Raisins were produced as early as 2,000 B.C. in Persia and Egypt. Rich in antioxidants, low in sodium and cholesterol free, raisins can be used as a healthier substitute for cane sugar in a variety of food and dessert recipes. While using raisins instead of sugar imparts a slightly fruity flavor to food items, it is surprisingly minimal, and some recipes even benefit from the added flavor.
Things You'll Need
Clean cutting board
Place 1 cup of raisins on a clean cutting board.
Lightly oil the blade of a large knife with vegetable oil. The knife shouldn't be dripping, just coated enough so that the blade shines.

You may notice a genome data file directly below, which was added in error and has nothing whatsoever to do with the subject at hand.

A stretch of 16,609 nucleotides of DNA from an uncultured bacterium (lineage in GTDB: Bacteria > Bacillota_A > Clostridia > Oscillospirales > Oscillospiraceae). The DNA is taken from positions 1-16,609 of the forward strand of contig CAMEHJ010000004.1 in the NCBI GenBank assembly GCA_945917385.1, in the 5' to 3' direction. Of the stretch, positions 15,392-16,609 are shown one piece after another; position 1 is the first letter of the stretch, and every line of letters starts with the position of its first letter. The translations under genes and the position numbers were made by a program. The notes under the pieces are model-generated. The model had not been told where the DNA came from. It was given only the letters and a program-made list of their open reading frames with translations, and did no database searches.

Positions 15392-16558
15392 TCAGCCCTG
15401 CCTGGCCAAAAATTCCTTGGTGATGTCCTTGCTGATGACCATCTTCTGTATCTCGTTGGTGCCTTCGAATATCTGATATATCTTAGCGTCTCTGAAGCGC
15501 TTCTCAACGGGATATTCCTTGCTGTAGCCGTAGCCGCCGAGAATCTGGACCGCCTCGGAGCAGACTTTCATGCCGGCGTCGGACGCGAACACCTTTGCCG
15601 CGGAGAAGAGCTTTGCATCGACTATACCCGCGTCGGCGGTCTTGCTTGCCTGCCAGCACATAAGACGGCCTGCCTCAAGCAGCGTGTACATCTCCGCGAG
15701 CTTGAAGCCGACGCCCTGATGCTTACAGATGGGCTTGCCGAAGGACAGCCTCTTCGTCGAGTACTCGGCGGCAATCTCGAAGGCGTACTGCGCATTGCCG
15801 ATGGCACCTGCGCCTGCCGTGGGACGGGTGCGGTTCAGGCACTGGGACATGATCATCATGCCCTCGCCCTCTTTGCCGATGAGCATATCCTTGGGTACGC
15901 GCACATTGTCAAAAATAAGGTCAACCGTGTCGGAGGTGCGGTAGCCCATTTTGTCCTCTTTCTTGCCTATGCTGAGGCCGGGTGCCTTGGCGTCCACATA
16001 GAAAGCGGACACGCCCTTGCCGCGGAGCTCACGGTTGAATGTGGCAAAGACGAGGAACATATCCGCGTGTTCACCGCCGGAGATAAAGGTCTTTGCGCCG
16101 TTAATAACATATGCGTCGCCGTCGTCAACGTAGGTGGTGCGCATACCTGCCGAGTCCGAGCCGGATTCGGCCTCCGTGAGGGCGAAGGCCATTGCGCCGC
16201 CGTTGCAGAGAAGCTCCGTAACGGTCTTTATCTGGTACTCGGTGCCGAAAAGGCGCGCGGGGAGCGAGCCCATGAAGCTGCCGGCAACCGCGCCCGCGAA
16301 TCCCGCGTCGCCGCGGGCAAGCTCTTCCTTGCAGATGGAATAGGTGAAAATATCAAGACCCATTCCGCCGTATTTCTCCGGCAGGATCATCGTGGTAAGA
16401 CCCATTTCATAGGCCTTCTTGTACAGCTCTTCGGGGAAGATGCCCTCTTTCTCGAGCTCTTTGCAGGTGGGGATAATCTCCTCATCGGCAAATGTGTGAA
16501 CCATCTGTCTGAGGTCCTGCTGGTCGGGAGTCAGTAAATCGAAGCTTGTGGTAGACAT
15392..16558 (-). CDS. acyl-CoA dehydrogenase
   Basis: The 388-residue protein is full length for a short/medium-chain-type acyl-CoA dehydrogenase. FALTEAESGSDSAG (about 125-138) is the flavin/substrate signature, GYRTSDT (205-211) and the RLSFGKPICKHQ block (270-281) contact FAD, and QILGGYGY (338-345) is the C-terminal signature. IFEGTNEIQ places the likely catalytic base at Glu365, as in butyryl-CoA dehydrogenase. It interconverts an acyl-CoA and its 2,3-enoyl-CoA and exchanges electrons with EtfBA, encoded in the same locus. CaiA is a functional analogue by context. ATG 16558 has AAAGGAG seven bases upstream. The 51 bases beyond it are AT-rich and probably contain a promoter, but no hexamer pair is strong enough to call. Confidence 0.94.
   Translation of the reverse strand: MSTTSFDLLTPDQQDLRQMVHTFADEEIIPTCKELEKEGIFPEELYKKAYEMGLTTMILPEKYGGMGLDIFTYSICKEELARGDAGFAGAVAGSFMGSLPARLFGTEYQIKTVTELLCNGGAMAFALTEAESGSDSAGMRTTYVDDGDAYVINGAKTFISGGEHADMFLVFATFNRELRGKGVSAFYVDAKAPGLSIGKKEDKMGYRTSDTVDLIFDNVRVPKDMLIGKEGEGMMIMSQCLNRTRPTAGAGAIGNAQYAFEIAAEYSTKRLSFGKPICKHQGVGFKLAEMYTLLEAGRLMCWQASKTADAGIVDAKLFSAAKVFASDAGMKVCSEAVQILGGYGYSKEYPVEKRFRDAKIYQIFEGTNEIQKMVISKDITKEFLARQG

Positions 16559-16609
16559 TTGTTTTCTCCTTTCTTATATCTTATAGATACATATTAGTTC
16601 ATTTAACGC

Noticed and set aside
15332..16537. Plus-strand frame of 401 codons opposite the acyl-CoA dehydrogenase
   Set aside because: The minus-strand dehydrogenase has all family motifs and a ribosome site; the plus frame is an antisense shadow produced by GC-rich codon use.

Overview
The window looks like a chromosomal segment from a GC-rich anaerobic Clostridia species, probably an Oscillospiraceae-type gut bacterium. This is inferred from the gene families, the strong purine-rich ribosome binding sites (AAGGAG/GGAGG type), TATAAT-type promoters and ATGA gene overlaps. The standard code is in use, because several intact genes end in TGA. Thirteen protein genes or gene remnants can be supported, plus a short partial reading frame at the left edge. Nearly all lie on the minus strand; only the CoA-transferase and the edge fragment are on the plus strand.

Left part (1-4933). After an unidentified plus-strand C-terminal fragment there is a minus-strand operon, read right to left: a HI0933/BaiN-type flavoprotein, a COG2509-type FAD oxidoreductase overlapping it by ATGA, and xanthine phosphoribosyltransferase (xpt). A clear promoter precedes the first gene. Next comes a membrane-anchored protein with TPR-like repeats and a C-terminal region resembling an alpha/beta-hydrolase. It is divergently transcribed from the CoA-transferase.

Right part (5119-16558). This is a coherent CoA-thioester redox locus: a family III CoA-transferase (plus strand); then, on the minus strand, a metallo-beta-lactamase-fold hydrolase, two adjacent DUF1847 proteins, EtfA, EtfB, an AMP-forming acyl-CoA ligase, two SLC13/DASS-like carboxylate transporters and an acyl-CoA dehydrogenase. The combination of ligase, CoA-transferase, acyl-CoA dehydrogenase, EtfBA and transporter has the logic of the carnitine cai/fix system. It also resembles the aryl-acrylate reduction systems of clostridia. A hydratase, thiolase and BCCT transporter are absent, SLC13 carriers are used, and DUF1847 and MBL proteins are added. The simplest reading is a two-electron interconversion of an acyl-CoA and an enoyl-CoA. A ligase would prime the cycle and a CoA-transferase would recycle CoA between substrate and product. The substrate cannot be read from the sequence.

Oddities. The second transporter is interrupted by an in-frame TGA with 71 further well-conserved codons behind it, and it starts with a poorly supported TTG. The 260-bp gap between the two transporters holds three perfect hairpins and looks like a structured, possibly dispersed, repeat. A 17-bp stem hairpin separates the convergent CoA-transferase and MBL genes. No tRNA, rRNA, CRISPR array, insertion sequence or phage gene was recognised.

Chop the raisins as small as possible, cleaning and re-oiling your knife with vegetable oil if necessary. No large chunks should be left on the cutting board.
Transfer the raisins to a large airtight container.
Wash your knife with hot water and dish soap.
Repeat the procedure for the desired amount of raisins. A 15-oz. box of raisins should be chopped in two separate intervals. Avoid chopping more than 1 cup at a time.
Add 25 percent more of the chopped raisins than the recipe calls for in sugar. For example, if the recipe calls for 1 cup of sugar, add 1 1/4 cups of finely chopped raisins in its place. Prepare the recipe as normal.
Vary the amount of chopped raisins used to replace sugar based on personal taste.
Chopped raisins should be stored in an airtight container for no more than 90 days, as they tend to dry out and lose a bit of their flavor. Don’t chop more raisins than you think you will need in that period of time.